"Ganging up to bully Scotland" raged Alex Salmond, the Scottish Nationalist Leader, and it certainly looked a bit like that in Westminster today.
A London triumvirate led by George Osborne, the Chancellor of the Exchequer, his Liberal Democrat deputy, Danny Alexander, and Labour's shadow chancellor, Ed Balls, stepped up to the podium to collectively trash the SNP's proposal of a post-independence currency union between Scotland and the U.K. "If Scotland walks away from the U.K., it walks away from the U.K. pound," said Mr Osborne, while his Labour opponent chimed in, suggesting that currency union "will never happen".
The all-party trashing of Mr Salmond's no-pain vision of "independence plus the pound and the Queen too" was clearly designed to rattle the Scottish cage and it explains why the Canadian Governor of the Bank of England, Mark Carney, felt comfortable weighing into a private British quarrel two weeks ago with his doubts about currency union. It is not just Mr. Carney's political boss who doesn't like the proposed sterling zone. All the political bosses in Westminster don't like it.
However, it shows they have been rattled enough by Scottish opinion (some private polling, perhaps) to come together with a blunderbuss, arguing that Britain doesn't want a mini euro zone round its neck and won't agree to prop up Scotland's banking system without extensive controls over Scottish public spending and taxation. The Westminster attack could fatally wound Mr. Salmond's campaign or, counterinuitively, the "bullying" could provoke a nationalist reaction. The answer lies firstly in whether the SNP has a plan B but more profoundly, it raises another question: why the currency issue has become so important and what lies behind it.
If Scotland cannot keep the pound, what are the alternatives? The SNP is a bit vague but it does have options. The simplest and crudest is "dollarization", where people simply adopt the currency of another country for use in everyday transactions out of preference. It frequently happens in countries suffering hyper-inflation, such as Zimbabwe. The obvious disadvantage is that the adopting country loses all control of monetary policy and it would probably require that Scotland's banking system came effectively under British control, if there was no Scottish Central Bank, capable of being lender of last resort.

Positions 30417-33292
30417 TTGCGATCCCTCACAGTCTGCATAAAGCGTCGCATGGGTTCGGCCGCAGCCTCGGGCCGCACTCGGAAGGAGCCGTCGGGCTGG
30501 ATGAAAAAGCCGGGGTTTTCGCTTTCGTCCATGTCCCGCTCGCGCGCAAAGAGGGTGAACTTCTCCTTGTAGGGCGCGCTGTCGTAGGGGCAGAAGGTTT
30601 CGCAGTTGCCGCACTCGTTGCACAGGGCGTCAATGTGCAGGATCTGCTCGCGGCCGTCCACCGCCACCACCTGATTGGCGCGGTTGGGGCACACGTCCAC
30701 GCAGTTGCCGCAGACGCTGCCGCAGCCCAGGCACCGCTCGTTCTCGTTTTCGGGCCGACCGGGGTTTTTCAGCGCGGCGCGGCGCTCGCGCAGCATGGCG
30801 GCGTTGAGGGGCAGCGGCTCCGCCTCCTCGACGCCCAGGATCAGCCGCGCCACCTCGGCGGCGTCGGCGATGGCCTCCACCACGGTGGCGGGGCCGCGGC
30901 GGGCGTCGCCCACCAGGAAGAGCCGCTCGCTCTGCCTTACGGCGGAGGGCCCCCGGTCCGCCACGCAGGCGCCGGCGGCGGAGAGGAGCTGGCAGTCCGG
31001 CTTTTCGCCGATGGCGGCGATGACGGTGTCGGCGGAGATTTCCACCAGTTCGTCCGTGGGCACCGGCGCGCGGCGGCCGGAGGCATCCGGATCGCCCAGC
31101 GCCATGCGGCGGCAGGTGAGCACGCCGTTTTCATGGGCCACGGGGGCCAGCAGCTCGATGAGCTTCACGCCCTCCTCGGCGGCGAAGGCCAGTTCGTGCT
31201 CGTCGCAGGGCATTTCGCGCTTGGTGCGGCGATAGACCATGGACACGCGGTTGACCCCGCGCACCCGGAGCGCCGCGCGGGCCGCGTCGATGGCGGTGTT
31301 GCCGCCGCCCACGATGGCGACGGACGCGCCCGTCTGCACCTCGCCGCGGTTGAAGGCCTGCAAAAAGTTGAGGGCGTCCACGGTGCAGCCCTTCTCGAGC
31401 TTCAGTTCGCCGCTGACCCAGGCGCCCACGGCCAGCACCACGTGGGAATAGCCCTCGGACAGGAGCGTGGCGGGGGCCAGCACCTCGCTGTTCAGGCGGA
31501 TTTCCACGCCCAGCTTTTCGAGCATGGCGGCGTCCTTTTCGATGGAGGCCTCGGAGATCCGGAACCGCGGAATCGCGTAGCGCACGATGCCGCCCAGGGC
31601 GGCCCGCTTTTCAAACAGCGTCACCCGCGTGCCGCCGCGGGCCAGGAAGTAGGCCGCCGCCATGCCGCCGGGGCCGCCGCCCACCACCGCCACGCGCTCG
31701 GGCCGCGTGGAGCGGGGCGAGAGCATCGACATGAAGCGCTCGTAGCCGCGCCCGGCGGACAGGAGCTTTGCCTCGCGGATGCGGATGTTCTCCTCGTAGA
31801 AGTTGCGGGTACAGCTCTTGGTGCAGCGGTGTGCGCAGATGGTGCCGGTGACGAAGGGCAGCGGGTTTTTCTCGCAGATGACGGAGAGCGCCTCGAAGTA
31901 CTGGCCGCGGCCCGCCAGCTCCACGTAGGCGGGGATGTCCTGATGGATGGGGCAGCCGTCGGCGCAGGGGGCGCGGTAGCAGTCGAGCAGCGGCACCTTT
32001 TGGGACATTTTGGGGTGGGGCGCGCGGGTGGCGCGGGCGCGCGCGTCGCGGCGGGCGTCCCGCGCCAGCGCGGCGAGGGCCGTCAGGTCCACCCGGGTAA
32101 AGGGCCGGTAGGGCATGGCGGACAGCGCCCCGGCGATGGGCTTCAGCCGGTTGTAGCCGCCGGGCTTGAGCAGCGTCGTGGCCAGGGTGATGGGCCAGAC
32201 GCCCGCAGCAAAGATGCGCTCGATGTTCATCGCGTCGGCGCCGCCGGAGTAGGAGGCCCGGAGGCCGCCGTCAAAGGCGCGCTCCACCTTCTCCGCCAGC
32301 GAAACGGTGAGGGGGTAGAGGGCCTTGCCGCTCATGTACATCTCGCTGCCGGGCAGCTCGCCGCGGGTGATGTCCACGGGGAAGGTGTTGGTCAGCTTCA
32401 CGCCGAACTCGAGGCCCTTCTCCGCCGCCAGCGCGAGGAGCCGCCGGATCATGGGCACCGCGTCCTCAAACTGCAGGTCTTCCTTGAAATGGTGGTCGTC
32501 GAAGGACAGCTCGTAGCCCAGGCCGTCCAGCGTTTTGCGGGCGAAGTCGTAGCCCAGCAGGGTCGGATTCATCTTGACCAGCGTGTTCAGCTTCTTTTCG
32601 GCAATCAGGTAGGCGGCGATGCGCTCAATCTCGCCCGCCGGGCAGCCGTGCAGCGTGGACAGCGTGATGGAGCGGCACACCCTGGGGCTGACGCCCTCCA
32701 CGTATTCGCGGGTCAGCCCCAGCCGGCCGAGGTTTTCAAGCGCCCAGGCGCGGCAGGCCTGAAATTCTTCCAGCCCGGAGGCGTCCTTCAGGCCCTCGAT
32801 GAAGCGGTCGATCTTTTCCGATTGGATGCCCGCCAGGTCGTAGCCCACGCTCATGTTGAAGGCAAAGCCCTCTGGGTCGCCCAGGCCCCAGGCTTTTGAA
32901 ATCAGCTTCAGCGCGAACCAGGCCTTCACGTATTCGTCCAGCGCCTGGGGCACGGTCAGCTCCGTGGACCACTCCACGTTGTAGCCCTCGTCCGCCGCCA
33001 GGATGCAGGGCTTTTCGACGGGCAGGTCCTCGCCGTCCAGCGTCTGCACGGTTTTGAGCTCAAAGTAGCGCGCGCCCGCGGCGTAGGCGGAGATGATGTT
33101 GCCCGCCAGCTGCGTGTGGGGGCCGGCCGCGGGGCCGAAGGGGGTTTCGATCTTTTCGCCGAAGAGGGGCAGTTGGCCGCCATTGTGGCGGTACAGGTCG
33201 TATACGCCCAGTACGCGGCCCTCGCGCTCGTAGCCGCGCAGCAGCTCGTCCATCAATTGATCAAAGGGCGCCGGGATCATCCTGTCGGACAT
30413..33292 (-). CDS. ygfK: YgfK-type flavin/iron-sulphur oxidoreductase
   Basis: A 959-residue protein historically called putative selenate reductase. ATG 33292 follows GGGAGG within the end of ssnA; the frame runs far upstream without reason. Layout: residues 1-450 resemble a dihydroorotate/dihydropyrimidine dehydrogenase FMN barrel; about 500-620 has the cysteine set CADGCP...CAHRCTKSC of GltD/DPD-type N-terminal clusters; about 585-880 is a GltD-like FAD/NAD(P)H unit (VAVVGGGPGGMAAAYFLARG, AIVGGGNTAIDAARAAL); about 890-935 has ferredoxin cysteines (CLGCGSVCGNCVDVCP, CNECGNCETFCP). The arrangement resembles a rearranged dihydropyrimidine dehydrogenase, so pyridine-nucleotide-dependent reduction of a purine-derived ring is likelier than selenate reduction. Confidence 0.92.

Scotland could have its own currency, a truly nationalist option but one fraught with exchange-rate risk and the possibility of an initial flight to safety by the unpatriotic and consequential devaluation. It would also entail the cost and complexity of establishing new institutions, a central bank and regulatory authorities. Alternatively, Scotland could set up a currency board whose task would be to peg a new Scottish currency to the pound at a fixed rate by holding sufficient sterling reserves to enable conversion at the established rate.
This option might provide some certainty as Scottish interest rates would shift up or down in response to appetite for conversion into sterling or vice versa. However, it would preclude the printing of money by Scotland and the Scottish would find that their borrowing costs were in fact set by the Bank of England with little room for manoeuvre if Scotland's economy began to drift apart from Britain's, perhaps due to oil price swings.
Finally, there is the euro with all its travails. No doubt, Scotland would be invited to join but it would not be an automatic process, there would need to be a vote by other member states and a binding treaty to ensure Scotland met the euro zone's public deficit rules. It would be an odd choice, given the much greater importance of trade with Britain than with mainland Europe.
It is truly bizarre that in a decision about national independence, so much of the argument now seems to be turning on the currency. Only seven months from the crucial referendum and we hear little about the Scottish language, culture, politics, the underlying economy or even that old chestnut: who gets the oil? Over the past century, countless nations have fought for independence but one cannot think of any movement which lost its way over an argument about monetary policy.
Could it be that in a materialistic and technocratic world, the currency and its intrinsic value has come to mean as much to people as the language they speak, their cultural habits and the political institutions by which they govern themselves.
Or, could it simply mean that the Scottish people are quite happy, broadly speaking, with the way things are and simply want to know whether independence will add up to more or less porridge.